Best of the Worst

October 1, 2010 • Ethics and Quality • by

Most reasonable humans can agree that material published in tabloid magazines is likely to canker your brain into a noxious puddle of wasted potential.

Sure it’s something to do on the subway, a way to keep up with Kevin Federline and the cast of Family Ties, but no one’s getting any Mensa invites based on time devoted to tabloid perusing. Hence, let’s not waste time discussing the valuelessness of such news sources. Let’s look at who’s lying. No no, sorry. Let’s look at who lies least.

After drooling through 20 months of material published in five major celebrity mags, (US Weekly, Star, Life & Style, In Touch, and OK!) the folks over at Gawker compiled a Tabloid Reality Index, assessing categories of “falsifiable rumors” (i.e. pregnancies, marriages, break-ups, engagements, adoptions and reconciliations). Elaborating on methodology, Gawker explains, “To fit into the breakup category, an article or cover needed to explicitly state that a separation or breakup occurred. Official statements and legal separations were used as verification. Reconciliations followed similar rules. Marriages and engagements said to occur within a week of their verified dates were considered accurate.”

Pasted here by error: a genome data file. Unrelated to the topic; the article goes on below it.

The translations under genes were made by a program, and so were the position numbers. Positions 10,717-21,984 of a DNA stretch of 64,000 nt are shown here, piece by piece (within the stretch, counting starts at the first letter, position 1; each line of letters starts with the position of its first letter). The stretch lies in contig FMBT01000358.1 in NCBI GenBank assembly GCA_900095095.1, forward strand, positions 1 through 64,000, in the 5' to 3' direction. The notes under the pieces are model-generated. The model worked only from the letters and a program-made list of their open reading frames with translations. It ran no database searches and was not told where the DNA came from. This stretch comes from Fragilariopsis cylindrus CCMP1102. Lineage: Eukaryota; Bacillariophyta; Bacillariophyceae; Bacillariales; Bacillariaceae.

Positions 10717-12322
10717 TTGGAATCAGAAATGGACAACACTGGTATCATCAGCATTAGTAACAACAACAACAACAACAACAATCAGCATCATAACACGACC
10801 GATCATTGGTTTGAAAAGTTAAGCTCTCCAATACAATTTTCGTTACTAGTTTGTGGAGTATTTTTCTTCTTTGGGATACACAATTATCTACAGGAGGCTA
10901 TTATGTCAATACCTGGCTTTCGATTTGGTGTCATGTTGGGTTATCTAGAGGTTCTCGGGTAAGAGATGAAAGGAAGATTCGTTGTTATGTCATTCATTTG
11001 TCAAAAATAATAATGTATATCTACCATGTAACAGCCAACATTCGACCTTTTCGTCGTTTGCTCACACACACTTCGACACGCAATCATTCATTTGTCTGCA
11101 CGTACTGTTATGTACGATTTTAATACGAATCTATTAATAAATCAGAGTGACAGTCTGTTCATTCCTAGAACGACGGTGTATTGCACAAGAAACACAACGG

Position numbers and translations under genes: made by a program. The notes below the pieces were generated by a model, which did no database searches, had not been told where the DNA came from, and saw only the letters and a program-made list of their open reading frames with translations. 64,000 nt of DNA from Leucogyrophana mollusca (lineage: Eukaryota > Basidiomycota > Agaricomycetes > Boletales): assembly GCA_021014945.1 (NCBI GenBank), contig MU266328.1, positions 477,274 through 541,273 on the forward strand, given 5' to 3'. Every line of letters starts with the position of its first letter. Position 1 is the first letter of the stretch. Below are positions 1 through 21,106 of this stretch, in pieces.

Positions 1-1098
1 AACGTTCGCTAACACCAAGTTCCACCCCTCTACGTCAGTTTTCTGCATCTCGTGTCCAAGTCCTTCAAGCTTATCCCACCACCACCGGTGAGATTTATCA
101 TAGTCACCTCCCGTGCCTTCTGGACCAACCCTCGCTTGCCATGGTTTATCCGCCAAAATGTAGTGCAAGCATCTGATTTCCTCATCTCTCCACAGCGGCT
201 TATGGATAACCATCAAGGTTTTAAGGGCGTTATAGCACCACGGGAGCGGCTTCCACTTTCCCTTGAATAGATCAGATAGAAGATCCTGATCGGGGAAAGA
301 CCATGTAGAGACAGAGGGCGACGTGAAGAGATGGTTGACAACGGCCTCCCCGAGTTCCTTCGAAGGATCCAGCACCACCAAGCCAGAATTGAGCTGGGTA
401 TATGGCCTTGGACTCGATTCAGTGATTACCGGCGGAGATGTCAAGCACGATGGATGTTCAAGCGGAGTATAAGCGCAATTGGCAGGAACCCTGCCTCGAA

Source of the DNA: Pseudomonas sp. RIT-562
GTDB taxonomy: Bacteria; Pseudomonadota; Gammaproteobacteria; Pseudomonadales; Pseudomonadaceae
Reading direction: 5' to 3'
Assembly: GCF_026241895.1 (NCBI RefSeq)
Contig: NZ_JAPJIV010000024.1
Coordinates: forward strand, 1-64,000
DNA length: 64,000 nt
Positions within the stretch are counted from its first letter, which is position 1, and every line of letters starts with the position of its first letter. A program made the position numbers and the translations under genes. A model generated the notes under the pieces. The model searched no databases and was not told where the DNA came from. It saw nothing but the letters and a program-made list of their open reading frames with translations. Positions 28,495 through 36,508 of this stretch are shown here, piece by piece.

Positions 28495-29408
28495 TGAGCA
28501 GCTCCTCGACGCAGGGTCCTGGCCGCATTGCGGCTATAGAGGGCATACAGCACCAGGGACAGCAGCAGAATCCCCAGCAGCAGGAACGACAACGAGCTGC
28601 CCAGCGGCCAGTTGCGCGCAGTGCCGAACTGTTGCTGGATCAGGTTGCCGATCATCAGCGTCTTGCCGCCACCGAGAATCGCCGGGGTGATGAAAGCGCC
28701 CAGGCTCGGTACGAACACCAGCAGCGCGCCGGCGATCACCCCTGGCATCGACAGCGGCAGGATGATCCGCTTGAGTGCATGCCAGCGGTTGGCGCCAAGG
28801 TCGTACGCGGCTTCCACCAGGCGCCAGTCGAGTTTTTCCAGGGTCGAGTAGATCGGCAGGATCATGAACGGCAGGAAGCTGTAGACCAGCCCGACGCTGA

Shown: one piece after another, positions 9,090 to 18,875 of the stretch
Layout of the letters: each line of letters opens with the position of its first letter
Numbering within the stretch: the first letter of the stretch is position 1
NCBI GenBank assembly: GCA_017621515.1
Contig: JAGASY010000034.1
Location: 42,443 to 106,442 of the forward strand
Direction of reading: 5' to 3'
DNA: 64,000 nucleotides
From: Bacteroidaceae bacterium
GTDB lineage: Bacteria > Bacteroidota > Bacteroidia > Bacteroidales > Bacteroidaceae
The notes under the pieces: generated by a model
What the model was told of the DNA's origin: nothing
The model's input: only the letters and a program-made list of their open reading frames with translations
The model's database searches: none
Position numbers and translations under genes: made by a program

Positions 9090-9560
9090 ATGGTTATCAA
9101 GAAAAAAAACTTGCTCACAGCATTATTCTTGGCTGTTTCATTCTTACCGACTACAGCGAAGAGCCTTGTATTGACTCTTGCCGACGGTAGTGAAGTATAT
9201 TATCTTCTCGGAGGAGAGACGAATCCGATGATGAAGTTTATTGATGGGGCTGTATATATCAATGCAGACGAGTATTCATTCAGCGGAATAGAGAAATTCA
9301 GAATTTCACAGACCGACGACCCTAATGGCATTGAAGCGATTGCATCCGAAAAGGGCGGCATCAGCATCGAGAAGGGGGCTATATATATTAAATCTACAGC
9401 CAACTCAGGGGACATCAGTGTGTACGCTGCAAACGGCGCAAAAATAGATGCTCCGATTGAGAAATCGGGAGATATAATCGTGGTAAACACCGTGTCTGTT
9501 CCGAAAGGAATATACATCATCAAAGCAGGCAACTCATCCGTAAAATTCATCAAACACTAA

The number of lies and veritable truths were then quantified to estimate the accuracy of each magazine’s articles and covers.

And the cleanest among the dirty? Us Weekly, with 35 percent of covers and 59 percent of unconfirmed reports turning out to be legitimate! Congratulations! Only 65 percent of the cover stories you feed nearly two million paid subscribers is total flapping deceit. What a lucky readership.  Star flopped in at the bottom, with 9 percent cover accuracy and 12 percent overall accuracy.

Somehow blatant lies seem more honest.

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